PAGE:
Robin Thicke knows a few things about succeeding young. He taught himself to play piano at 12. At 16, he was writing and producing songs for top R&B artists. By 21, he had written and produced more than 20 gold and platinum albums. At the starting line of that climb to the entertainment world’s summit was one very important thing: access to the tools that allowed him to make music.
On Wednesday, Thicke, in partnership with VH1 Save The Music and our companywide social responsibility umbrella Viacommunity, helped lock down that same opportunity for the youngsters at Long Island’s East Quogue Elementary School with a $10,000 donation to purchase a new piano.
“The elastic bands, the tape, the Band-Aids and the prayers that have been holding together our piano at our school seemed to challenge my confidence every year to see if they’re going to last through another concert, another talent show performance, another kindergarten graduation ceremony, and of course, another drama club musical,” said East Quogue music director Penny Russo. “Thankfully, because of the generosity of Robin Thicke, VH1 and Viacom, I can begin my school year next week with one less worry and with a lot of joy.”
Thicke, who has acted as a Save The Music Ambassador for two years, presented the check at a special concert for a group of East Quogue third and fourth graders and their parents at Viacom’s global headquarters in Times Square. Viacom employees also joined, streaming down the elevators to catch the show, which included performances of Thicke’s singles Magic and Dreamworld.
“As a 12-year-old kid, music was always the way I was going through anything if I was having trouble with family or trouble with school, and anything socially that I was going through, or if I felt insecure I could always go to the piano to get my feelings out,” said Thicke as he paused between songs. “So it’s really a wonderful thing VH1 Save The Music does to make sure kids have that opportunity to create and to do something with their hearts and their souls and their creativity.”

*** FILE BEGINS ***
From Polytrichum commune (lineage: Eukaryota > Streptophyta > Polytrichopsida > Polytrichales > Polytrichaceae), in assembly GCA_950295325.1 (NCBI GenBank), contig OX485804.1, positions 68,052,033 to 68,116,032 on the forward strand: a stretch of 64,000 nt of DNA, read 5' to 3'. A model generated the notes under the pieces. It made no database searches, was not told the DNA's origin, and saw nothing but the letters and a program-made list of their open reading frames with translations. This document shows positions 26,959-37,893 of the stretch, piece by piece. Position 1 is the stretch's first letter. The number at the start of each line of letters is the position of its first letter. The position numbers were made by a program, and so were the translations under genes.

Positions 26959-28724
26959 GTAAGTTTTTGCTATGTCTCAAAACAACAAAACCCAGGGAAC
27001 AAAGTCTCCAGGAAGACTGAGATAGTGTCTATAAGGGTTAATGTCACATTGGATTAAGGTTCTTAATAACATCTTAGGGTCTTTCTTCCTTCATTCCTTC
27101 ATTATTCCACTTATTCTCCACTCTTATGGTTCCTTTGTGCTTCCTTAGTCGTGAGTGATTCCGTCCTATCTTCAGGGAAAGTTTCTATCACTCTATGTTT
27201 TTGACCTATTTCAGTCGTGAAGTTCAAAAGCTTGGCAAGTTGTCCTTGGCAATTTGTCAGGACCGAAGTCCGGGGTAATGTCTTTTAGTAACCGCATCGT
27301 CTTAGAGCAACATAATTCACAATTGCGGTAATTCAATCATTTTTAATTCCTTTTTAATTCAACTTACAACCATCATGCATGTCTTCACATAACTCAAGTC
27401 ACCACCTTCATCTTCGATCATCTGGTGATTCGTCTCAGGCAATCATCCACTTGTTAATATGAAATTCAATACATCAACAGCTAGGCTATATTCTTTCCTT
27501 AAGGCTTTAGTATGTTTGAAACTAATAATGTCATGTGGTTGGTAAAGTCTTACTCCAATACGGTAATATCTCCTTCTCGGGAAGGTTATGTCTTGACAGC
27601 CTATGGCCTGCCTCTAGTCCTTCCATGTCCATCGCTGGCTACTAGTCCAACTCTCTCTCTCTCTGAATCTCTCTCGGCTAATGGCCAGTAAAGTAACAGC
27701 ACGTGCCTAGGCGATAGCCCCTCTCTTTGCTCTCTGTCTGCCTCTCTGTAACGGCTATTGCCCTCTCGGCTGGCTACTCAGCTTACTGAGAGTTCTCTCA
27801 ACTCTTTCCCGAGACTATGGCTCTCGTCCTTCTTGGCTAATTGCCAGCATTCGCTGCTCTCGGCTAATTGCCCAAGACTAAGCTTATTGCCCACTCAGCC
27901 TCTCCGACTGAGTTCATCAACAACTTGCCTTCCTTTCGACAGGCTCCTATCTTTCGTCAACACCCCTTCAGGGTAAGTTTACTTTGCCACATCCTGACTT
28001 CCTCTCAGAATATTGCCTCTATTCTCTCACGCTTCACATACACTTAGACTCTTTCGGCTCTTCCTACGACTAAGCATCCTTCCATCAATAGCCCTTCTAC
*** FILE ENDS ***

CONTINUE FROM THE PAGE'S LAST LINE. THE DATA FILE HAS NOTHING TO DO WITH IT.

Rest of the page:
This was the second event in the Viacommunity Save The Music Moments concert series, following a show earlier this year by up-and-comers Belmont Lights.
“Studies have shown that music inside of the classroom has an incredibly powerful impact,” said VH1 General Manager Chris McCarthy, who also serves as chairman of Save The Music’s board of directors. “It not only makes students feel better and have better self-esteem, but also has a measurable impact on their actual grades. And that’s the reason the Save The Music Foundation was created – to keep music in the classrooms in our great country, and we’ve helped do that in about 2,000 schools across the country impacting about 2.5 million students.”
For the students of East Quogue, the chance to see an accomplished musician perform for them live provided inspiration for their own dreams. “It was so cool to see Robin Thicke live,” said Ali Jedlicka, an 11-year old going into sixth grade at East Quogue who has been playing piano since kindergarten. “I was inspired to play the piano even more because of him. I can’t wait to really try this new piano out.”